The computational domain comprised of the building geometry, which was designed according to the actual specifications of the high-rise tower and the specific wind turbines. The enclosure was designed to allow for simulating the macro-climate wind profiles over the building as specified in Fig. 2. In order to ensure that the walls of the computational domain will have no or minimal adverse effect on the airflow near the building, the domain was sized appropriately (2.6 H for the side wall and 2.1 H for the top wall). The distancing between the building and inlet or outlet is set based on the AIJ guidelines for simulating urban environments [16].

Fig. 2
figure 2

Modelled computational domain

ANSYS FLUENT 14 commercial software was used to perform The Reynolds-Averaged Navier–Stokes (RANS) computations based on a control volume approach for solving flow equations. The Semi-Implicit Method for Pressure-Linked Equations (SIMPLE) algorithm was used for velocity–pressure coupling. All of the transport equations were discretized using second order upwind scheme. The standard k-e transport model which is frequently used for studying airflows around buildings was used to define the turbulence kinetic energy and flow dissipation rate within the model [12, 13]. The governing equations are the continuity, momentum and energy which are detailed in Eqs. 13.

$$\frac{\partial }{\partial t}\left( {\alpha_{q} \rho_{q} } \right) + \nabla \cdot \left( {\alpha_{q} \rho_{q} \vec{v}_{a} } \right) = \sum\nolimits_{n = 1}^{n} {\left( {\dot{m}_{pq} - \dot{m}_{qp} } \right)} + S_{q}$$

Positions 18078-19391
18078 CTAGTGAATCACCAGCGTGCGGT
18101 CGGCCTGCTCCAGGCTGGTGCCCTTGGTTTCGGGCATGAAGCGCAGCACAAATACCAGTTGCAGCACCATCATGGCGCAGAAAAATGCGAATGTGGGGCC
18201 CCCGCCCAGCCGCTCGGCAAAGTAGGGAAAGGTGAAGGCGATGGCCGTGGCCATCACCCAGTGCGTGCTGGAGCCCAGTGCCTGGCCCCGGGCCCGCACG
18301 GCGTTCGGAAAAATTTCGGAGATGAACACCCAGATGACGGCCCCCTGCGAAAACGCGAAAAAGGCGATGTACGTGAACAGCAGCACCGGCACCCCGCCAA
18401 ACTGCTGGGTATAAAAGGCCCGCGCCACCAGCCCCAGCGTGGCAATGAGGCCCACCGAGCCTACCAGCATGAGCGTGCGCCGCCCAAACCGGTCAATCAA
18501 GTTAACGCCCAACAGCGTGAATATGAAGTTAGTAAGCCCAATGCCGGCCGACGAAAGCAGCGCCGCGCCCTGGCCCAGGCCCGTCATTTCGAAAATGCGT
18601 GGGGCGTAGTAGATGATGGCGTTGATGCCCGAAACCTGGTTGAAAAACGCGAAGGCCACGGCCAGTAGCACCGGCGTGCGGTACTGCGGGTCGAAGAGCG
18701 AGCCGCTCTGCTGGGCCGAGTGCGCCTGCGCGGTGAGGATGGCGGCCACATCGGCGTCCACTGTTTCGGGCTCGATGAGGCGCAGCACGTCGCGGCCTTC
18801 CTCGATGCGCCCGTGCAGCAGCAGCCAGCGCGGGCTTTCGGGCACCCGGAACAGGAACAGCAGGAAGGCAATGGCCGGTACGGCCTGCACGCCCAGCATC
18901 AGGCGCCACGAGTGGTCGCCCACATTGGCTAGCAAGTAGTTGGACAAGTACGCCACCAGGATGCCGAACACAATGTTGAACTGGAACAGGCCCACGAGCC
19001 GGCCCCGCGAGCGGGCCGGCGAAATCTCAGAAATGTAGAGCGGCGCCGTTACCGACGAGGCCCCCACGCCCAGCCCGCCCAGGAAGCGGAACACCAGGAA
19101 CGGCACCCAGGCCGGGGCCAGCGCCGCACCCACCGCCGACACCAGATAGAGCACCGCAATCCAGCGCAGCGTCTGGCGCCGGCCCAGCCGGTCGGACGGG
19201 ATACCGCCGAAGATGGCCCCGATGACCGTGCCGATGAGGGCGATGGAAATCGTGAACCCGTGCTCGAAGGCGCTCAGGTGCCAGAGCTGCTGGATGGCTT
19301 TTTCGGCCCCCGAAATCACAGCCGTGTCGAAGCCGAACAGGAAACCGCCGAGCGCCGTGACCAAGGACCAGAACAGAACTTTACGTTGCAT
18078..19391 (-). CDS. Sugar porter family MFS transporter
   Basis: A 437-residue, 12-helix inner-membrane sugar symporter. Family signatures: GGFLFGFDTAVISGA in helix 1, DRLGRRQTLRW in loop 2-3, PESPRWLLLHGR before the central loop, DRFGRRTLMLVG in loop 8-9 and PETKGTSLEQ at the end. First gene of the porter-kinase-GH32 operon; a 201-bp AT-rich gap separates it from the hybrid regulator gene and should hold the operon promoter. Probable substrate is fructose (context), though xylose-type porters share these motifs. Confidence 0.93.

$$\frac{\partial }{\partial t}\left( {\alpha_{q} \rho_{q} \vec{v}_{q} } \right) + \nabla \cdot \left( {\alpha_{q} \rho_{q} \vec{v}_{q} \vec{v}_{q} } \right) = - \alpha_{q} \nabla \rho + \nabla \cdot \bar{\bar{\tau }}_{q} + \alpha_{q} \rho_{q} \vec{g} + \sum\nolimits_{p = 1}^{n} {\left( {\vec{R}_{pq} + \dot{m}_{pq} \vec{v}_{pq} - \dot{m}_{qp} \vec{v}_{p} } \right)} + \left( {\vec{F}_{q} + \vec{F}_{lift,q} + \vec{F}_{v,q} } \right)$$
$$\frac{\partial }{\partial t}\left( {\alpha_{q} \rho_{q} h_{q} } \right) + \nabla \cdot \left( {\alpha_{q} \rho_{q} \vec{u}_{q} h_{q} } \right) = \alpha_{q} \frac{{\partial \rho_{q} }}{\partial t} + \bar{\bar{\tau }}_{q} :\nabla \vec{u}_{q} - \nabla \cdot \vec{q}_{q} + S_{q} + \sum\nolimits_{p = 1}^{n} {\left( {\vec{R}_{pq} + \dot{m}_{pq} \vec{v}_{pq} - \dot{m}_{qp} \vec{v}_{p} } \right)}$$

where; \(\vec{v}_{q}\) represents the velocity of phase q and \({\dot{\text{m}}}_{\text{pq}}\) and \(\dot{m}_{qp}\) characterises the mass transfer from the pth to qth phase and vice versa. \(\bar{\bar{\tau }}_{q}\) represents the qth phase stress–strain tensor. h q represents the specific enthalpy of the qth phase and \(\vec{q}_{q}\) represents the heat flux. Q pq represents the intensity of heat exchange between the pth and qth phases and h pq is the interface enthalpy. S q represents the source term.